The planning process was started about a year ago. It is currently on phase six, development of the plan. They are currently drafting portions of the plan and have essentially finished their risk assessment, hoping to have a draft document available for the public to review in the next couple months. The whole process is being overseen by a steering committee, made up of governmental and non-governmental members and have met eight times. The steering committee has been acting as an advisory body in this process.
Chances are, if you ever visit the emergency room at Cascade Medical, you might run into Dr. Roselynn Gentles and her dog, Dear Abby. And no, Dear Abby is not there simply because Dr. Gentles is an animal lover, this is a service dog, there to do a job. In the case of Dr. Gentles, she has a 40 percent hearing disability, so Dear Abby assists by alerting the doctor when there are sounds she needs to be aware of, code calls, cell phone rings, the door bell.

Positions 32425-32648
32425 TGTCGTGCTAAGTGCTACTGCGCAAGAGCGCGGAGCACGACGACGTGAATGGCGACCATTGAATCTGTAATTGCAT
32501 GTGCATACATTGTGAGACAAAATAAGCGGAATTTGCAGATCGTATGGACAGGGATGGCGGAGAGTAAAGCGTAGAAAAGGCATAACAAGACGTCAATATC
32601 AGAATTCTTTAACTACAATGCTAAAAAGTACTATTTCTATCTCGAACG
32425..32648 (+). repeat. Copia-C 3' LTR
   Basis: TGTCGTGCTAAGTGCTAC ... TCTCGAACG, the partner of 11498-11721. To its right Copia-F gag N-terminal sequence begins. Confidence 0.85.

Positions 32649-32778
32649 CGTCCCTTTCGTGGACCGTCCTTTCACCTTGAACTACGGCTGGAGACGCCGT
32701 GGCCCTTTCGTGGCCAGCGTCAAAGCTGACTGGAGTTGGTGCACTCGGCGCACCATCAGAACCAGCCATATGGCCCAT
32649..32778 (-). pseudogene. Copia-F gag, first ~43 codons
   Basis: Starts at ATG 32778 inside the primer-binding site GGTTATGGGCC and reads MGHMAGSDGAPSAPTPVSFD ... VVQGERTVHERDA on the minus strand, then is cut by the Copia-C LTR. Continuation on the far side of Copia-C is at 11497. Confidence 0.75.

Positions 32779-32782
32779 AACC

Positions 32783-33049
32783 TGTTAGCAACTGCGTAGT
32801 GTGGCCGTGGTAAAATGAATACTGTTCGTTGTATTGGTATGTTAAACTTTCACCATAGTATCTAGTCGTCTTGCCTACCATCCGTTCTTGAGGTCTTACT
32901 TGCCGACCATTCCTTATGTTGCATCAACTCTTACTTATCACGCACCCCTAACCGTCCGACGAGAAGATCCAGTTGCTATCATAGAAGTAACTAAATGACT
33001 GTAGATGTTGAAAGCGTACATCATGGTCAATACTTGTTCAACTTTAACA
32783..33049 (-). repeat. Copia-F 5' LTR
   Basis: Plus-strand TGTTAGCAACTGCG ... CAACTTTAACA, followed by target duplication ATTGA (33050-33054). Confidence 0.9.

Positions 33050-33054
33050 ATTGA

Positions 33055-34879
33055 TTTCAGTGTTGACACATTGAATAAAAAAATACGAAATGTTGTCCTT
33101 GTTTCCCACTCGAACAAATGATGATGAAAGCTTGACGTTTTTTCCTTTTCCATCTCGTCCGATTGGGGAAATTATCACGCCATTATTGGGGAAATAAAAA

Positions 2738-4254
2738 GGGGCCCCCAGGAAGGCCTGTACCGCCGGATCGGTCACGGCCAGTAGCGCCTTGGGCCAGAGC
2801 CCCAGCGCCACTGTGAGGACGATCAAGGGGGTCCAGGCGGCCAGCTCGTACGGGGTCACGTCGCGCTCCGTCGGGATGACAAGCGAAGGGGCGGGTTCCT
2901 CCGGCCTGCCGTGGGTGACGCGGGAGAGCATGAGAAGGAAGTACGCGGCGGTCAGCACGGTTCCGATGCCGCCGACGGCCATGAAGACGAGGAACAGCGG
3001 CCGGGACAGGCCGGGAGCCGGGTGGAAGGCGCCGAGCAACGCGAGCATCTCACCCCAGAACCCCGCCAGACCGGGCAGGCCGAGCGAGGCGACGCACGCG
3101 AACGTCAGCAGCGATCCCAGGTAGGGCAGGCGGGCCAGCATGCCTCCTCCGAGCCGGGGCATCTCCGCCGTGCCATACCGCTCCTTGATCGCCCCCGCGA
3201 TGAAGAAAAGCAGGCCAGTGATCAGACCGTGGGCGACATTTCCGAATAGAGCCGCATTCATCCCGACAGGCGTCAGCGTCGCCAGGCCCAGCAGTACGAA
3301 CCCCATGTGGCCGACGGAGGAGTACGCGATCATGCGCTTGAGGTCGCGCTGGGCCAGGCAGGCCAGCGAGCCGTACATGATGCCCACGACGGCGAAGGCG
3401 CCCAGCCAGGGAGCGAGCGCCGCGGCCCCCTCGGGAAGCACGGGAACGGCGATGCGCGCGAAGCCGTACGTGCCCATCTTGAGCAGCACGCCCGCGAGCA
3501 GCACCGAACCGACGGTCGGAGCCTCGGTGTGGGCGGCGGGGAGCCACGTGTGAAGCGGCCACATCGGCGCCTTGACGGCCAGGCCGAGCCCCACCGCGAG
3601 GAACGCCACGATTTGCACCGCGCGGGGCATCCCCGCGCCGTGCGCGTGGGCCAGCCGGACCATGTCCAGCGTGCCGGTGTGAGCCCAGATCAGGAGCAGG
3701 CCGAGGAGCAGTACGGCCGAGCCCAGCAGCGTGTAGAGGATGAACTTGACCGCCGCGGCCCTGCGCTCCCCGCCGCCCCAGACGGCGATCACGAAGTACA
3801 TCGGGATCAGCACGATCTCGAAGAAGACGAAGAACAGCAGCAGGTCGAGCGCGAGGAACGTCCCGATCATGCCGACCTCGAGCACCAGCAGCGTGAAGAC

Prompted by the Leavenworth Chamber, the Leavenworth City Council was set to pass a new ordinance which would have allowed alcohol in city parks on a limited basis, but the council set aside the ordinance for the time being after receiving a letter from Chamber President Doc Elsea. The letter was not meant to dissuade the council to allow alcohol in parks, but rather it pressed the council for greater expansion of alcohol in parks than what was proposed in the ordinance.
The Leavenworth City Council has decided to move away from joining the Mountain Pact after receiving a letter from Diana Madson, the founder and executive director. The Mountain Pact represents a number of western tourist towns affected by changes in the weather. Joining the Mountain Pact was proposed by Councilwoman Mia Bretz, who was not present at the council study session on July 12. Mayor Cheri Kelley Farivar said they had previously met with Madson.